Obviously, some hours have passed and the idea isn't sitting too well with me. I know there have been many iterations of such stories, so I appreciate any and all feedback.

The pertinent issues:

a) Should I cancel Friday entirely? Assuming his story passes the shit test, is it plausible that his intentions have changed (e.g. seeing this as FWB rather than some beginnings of what could be a fruitful relationship)? FYI, we live a fair distance apart from one another.

b) I realize that sex changes everything. Enough girlfriends have chastised me for it. Yes, this is my first foray into the dating world. I'm in my mid-late twenties and have been in monogamous, LTRs since I was 17. Again, LTR chances are slim. Should I request that we transition this into a FWB while my emotional investment in this is nominal?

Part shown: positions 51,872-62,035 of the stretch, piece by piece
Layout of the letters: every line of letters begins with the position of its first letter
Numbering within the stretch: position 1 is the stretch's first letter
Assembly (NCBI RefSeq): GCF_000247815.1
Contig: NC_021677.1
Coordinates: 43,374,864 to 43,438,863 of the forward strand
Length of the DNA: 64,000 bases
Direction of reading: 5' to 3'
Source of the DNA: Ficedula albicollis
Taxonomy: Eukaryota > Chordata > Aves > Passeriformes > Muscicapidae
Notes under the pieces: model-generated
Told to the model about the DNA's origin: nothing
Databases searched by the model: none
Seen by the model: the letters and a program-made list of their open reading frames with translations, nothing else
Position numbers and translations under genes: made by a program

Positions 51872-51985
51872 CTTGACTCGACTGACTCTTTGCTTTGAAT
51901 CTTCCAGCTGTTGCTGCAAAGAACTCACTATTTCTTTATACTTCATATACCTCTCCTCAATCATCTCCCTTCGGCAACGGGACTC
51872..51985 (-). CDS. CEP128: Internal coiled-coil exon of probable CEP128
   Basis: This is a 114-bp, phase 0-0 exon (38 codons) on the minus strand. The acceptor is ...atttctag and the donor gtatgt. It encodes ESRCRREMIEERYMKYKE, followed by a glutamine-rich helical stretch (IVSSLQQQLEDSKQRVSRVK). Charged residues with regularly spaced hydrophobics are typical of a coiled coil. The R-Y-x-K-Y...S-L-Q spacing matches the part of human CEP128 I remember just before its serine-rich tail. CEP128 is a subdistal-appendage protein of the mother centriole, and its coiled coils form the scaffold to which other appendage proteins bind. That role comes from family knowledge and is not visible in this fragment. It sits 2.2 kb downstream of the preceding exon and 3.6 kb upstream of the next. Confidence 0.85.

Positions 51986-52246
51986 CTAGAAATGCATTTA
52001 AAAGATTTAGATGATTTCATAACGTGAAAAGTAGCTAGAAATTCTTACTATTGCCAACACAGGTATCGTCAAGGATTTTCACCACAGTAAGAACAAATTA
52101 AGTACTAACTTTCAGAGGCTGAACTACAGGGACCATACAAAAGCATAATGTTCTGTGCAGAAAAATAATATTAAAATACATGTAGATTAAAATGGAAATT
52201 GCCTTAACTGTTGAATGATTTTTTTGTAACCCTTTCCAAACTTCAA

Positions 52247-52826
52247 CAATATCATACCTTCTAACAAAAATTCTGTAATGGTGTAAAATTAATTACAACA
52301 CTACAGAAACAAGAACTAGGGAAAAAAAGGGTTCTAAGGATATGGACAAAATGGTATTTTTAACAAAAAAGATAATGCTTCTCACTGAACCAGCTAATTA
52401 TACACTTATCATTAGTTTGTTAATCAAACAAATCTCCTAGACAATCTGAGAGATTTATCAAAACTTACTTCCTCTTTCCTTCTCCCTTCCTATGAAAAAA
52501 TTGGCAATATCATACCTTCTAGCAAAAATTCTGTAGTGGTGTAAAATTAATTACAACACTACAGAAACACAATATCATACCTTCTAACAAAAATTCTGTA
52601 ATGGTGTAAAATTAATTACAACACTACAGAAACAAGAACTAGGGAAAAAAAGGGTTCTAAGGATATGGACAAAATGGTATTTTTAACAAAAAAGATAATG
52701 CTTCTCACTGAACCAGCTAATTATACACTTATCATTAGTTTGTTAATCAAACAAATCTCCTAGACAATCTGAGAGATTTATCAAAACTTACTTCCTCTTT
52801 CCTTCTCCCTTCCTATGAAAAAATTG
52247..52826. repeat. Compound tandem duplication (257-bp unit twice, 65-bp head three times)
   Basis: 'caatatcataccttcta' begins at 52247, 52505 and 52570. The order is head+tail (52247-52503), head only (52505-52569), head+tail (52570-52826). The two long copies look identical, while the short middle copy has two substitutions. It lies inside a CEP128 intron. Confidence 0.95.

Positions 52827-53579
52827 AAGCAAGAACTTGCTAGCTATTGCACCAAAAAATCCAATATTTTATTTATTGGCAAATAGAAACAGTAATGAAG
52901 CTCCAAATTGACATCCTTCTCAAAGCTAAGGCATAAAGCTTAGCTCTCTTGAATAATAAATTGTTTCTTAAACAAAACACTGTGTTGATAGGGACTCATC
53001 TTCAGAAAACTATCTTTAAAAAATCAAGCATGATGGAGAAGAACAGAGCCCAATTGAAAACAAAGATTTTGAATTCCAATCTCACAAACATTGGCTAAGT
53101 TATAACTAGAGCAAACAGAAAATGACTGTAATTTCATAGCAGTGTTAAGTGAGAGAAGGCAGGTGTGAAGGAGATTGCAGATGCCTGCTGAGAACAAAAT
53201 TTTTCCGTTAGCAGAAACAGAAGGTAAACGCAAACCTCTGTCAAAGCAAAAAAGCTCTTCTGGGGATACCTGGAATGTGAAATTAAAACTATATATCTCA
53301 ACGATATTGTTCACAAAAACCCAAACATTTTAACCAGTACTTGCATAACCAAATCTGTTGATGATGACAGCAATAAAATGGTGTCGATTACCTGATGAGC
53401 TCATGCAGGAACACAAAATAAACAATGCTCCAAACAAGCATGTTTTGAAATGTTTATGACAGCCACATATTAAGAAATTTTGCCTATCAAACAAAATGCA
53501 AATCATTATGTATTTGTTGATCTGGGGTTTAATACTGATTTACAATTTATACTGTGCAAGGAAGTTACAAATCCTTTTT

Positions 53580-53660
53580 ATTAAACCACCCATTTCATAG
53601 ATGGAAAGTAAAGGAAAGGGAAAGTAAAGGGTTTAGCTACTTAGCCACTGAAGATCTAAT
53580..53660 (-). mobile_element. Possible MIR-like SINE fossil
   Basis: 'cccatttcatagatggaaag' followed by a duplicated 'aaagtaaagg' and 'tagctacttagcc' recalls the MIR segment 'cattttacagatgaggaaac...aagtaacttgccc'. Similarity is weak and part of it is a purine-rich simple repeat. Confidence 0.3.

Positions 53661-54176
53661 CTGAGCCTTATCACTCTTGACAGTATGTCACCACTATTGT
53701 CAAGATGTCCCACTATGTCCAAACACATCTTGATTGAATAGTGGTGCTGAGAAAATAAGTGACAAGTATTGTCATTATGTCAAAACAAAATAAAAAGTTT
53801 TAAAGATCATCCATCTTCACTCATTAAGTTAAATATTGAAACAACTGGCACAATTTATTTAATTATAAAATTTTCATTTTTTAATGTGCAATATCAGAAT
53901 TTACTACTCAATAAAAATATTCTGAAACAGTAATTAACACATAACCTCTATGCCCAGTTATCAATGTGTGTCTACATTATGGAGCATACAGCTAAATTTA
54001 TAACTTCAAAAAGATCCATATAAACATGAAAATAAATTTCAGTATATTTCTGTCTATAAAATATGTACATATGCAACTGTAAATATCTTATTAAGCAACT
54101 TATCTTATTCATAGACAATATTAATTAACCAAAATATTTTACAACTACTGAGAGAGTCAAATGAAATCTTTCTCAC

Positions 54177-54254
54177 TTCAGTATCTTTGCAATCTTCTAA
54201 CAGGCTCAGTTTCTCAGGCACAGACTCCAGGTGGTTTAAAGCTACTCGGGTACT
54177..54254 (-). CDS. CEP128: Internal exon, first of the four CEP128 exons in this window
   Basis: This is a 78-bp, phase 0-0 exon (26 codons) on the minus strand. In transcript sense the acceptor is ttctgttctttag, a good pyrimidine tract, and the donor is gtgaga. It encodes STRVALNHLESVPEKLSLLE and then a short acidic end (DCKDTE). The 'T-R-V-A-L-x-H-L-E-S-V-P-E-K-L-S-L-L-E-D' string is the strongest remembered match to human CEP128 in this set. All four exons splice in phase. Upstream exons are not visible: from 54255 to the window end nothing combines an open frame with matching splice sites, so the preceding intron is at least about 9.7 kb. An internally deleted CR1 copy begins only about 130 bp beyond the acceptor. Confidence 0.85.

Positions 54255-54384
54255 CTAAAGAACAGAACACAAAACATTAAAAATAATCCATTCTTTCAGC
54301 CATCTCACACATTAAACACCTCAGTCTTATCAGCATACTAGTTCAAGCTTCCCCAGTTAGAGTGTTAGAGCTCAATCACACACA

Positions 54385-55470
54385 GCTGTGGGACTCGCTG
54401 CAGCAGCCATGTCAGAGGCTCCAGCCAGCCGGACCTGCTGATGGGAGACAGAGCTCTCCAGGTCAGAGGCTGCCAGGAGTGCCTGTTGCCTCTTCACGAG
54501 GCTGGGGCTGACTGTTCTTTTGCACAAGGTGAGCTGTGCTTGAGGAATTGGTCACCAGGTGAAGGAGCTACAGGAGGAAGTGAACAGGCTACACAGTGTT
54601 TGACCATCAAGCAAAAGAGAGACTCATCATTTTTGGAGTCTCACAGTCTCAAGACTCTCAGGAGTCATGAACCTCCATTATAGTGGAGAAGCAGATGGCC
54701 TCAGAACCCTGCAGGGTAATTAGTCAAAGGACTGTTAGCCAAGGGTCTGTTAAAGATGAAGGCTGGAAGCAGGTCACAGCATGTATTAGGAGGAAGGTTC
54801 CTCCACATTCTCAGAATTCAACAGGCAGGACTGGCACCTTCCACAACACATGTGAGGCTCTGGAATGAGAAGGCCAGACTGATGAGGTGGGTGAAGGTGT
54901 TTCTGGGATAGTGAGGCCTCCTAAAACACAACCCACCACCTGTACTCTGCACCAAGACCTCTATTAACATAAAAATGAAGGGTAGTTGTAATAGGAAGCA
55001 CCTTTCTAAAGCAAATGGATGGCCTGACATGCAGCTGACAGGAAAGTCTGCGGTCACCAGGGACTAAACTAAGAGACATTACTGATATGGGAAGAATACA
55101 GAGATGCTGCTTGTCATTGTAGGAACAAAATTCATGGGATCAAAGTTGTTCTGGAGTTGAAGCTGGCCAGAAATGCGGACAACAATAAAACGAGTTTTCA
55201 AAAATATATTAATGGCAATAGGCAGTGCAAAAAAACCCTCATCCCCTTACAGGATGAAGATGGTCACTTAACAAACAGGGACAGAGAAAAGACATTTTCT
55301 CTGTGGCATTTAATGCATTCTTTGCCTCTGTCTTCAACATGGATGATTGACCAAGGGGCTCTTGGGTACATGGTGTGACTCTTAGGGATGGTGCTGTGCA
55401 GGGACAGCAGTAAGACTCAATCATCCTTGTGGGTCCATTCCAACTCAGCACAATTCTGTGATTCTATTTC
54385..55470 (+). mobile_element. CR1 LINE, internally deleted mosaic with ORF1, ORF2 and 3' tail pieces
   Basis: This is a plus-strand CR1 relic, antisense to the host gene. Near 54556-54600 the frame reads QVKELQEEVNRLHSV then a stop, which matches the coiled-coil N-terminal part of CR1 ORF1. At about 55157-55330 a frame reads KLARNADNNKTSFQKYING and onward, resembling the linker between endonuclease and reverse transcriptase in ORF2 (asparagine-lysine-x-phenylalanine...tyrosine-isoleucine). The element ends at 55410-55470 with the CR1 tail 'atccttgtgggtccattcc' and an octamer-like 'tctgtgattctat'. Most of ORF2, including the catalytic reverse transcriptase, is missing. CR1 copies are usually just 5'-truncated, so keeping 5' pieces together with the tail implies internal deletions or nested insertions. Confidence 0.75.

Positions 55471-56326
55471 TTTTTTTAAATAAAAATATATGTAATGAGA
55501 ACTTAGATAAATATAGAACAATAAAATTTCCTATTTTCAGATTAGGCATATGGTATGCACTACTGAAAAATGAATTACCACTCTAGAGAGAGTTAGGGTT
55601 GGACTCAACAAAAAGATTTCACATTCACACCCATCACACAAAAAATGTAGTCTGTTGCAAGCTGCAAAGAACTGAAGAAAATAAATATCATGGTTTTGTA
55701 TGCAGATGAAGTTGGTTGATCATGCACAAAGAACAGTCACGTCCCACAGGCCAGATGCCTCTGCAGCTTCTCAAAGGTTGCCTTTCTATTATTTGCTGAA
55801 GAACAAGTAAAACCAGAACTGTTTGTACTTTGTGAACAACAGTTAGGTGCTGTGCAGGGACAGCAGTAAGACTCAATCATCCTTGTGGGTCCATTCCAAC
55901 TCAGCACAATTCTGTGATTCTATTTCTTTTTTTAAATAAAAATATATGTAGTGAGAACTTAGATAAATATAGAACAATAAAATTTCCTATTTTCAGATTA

c) Does this warrant another awkward conversation between both parties? The previous conversation pretty much covered the aforementioned (not looking for a fuck buddy; we both like one another and want to continue seeing each other), so I'm not sure what another one of these conversations would entail.
posted by chloe.gelsomino to Human Relations (22 answers total) 1 user marked this as a favorite

I don't really see his change of plans as a big deal to be honest. I have forgotten I made plans before and met up with the second person later than expected. No biggie. Sounds like the "this isn't a booty call" comment was meant to reiterate that he is there to hang out with you, not just for a quickie. Being the random internet stranger I am, that is pure speculation. I don't see any red flags in any of this, sorry.